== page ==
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For the first time ever, women will make up a majority of Tacoma’s City Council

UPDATED: Wed., Jan. 5, 2022

By Allison Needles Tacoma News Tribune

History was made Tuesday at a swearing in ceremony for new and returning members Tacoma City Council members.

After winning their respective seats in the November 2021 election, Sarah Rumbaugh, representing District 2, Joe Bushnell, representing District 5, and Kiara Daniels, representing Tacoma at-large took the oath to serve on City Council.

Returning City Council members Catherine Ushka, District 4, and Mayor Victoria Woodards also were sworn in. Each has a four-year term.

With the new members, the city’s nine-member Council now has a majority of women for the first time: Woodards, Rumbaugh, Ushka, Daniels and Kristina Walker.

“Today, after everyone is sworn in, it is my understanding that we will have a female majority on the City Council for the first time in the history of Tacoma — and that is something to celebrate,” Woodards said.

The Council also has the highest number of members identifying as Black presiding on Council: Woodards, Daniels and Keith Blocker.

In 2016, there was a period of time where Blocker, Woodards and Marilyn Strickland, who was Tacoma’s first Korean and African American mayor at the time, served together, according to city records. In 2017, Woodards stepped down to run for mayor, which she was elected to in 2017.

Chanjolee Bushnell, who goes by Joe Bushnell, was sworn in for District 5, representing the South Tacoma and South End neighborhoods. Bushnell is the first Cambodian-American to serve on the City Council.

Bushnell, who spent about a decade in the Marine Corps, was sworn in by Commander Alan Mandigo, senior naval science instructor at Stadium High School, where Bushnell graduated.

“I do not do this alone. I do this with your backing and your support … I’m really looking forward to these next four years and into the future,” Bushnell said.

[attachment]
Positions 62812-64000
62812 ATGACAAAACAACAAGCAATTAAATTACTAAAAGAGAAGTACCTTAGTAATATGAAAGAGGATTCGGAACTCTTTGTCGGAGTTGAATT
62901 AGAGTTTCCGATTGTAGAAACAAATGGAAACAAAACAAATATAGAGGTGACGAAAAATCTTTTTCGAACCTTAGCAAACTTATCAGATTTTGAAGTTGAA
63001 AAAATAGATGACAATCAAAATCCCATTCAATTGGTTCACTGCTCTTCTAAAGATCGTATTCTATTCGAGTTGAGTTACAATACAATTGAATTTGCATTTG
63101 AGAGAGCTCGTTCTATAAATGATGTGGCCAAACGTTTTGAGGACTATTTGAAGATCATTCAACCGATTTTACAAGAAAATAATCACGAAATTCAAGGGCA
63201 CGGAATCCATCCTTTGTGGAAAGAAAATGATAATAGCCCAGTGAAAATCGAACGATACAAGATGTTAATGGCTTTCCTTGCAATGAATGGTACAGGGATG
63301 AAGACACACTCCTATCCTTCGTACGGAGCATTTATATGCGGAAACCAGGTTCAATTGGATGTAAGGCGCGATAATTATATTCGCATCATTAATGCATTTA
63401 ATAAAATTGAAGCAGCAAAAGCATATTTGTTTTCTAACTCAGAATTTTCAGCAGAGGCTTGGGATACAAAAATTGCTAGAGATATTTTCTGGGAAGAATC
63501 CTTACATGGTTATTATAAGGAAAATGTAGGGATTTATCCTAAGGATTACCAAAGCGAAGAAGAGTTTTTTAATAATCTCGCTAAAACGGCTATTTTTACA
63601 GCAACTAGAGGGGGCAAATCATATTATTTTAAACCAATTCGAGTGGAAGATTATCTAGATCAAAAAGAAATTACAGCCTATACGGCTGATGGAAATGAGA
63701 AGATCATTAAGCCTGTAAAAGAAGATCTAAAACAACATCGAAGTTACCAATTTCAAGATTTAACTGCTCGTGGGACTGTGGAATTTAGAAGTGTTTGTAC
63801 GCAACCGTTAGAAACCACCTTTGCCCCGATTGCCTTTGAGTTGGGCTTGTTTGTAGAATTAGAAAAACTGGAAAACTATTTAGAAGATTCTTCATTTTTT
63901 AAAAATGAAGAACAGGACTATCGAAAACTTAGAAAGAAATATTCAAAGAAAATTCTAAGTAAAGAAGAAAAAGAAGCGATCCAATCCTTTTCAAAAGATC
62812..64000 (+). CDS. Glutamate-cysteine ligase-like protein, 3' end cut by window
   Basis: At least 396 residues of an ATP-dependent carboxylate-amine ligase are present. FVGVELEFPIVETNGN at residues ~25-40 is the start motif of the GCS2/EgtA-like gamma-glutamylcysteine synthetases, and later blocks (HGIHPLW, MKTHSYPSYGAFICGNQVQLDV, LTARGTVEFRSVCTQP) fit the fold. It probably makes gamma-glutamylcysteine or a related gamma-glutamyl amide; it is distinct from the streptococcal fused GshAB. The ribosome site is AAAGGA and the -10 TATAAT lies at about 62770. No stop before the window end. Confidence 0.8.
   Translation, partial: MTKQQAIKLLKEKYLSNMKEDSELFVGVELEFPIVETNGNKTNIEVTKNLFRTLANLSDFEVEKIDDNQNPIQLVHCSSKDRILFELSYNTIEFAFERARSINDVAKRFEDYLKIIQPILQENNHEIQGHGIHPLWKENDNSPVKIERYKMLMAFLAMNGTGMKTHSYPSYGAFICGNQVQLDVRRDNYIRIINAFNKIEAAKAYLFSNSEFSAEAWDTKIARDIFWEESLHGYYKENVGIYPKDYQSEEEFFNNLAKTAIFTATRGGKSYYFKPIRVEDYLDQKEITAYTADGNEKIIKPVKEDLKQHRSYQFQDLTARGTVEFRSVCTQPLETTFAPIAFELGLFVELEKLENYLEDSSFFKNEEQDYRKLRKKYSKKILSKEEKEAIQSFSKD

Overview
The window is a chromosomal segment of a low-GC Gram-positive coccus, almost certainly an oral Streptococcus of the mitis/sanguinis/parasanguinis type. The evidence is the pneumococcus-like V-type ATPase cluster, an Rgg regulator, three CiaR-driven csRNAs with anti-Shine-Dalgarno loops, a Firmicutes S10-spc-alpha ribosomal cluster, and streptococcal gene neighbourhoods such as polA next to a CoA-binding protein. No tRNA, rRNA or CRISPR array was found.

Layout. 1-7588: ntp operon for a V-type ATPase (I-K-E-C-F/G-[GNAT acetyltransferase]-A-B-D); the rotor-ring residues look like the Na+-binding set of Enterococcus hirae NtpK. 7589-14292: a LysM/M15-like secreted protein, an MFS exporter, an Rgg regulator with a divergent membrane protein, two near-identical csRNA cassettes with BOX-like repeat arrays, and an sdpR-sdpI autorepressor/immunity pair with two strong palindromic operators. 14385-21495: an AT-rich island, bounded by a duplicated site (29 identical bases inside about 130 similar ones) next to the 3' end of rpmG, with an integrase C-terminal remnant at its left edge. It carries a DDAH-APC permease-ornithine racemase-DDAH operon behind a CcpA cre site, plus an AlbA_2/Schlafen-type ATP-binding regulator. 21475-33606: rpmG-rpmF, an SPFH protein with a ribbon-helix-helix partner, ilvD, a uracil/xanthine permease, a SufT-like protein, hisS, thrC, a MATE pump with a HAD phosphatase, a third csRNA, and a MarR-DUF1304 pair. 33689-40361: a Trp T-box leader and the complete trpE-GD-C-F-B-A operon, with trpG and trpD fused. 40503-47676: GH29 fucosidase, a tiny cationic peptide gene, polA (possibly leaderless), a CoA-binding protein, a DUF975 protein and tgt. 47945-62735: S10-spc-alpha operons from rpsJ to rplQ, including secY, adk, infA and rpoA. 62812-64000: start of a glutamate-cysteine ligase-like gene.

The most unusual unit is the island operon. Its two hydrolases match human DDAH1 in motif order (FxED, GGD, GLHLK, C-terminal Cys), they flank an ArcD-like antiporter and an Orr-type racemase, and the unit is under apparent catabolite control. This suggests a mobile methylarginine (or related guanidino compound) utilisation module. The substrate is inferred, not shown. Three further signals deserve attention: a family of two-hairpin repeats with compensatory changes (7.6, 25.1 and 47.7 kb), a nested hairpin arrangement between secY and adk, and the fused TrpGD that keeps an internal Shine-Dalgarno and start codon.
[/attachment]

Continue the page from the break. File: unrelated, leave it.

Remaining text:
Daniels was sworn in to Position 6. She asked Woodards to swear her in. The two are the only African American women on the Council.

“Mayor, I asked you to do this for me because even before you knew me, before we knew each other, I was watching you, and I had been paying attention,” Daniels said. “I really wouldn’t be here if you hadn’t taken the steps a long time ago to do the same thing that I’m doing right now.”

Rumbaugh was sworn in for District 2, representing downtown Tacoma, the Port of Tacoma and Northeast Tacoma.

Rumbaugh’s husband, Pierce County Superior Court Judge Stanley Rumbaugh, swore her in, including a blessing from the Jewish faith.

“For every person out there right now who’s listening, I want you to know that I stand for fairness, equity and making sure that I represent the people who live in district two and the rest of the city of Tacoma,” Rumbaugh said.

Ushka was sworn in to continue serving Council District 4, representing parts of Tacoma’s Eastside and South End neighborhoods. Ushka was sworn in by Pierce County Council vice chair Marty Campbell.

“I have to say thank you to the voters for bringing me back for another four years of service. I’m excited for the four years ahead. It’s been a very difficult time for most of us. And so there’s nothing but hope to look forward to,” Ushka said. “We have opportunities to make progress in housing and economy and all the things that are important to us. And I promise that I will continue working with the diligence, hard work and passion that I always have.”

Woodards was sworn in as mayor by Strickland, who now serves in Congress. Strickland was the first African American woman to be elected mayor in Tacoma, and is also Korean American. During the ceremony, Woodards stood with her mother, Valerie Kalyan, and Genie Jefferson, wife of the late Harold Moss, whom Woodards saw as a father figure.

“What I commit to you is to continue to serve with that heart, to continue always to be open and available, but then to continue to work with my colleagues on some of the most pressing issues that face our community,” Woodards said. “I’m grateful to all of you and I look forward to four more years no matter how tough it may be. We will get through it and we will be stronger because we do it together.”

At Tuesday’s City Council meeting, the Council also voted Ushka to take over the role of deputy mayor from Blocker. The role of deputy mayor is voted on each year.

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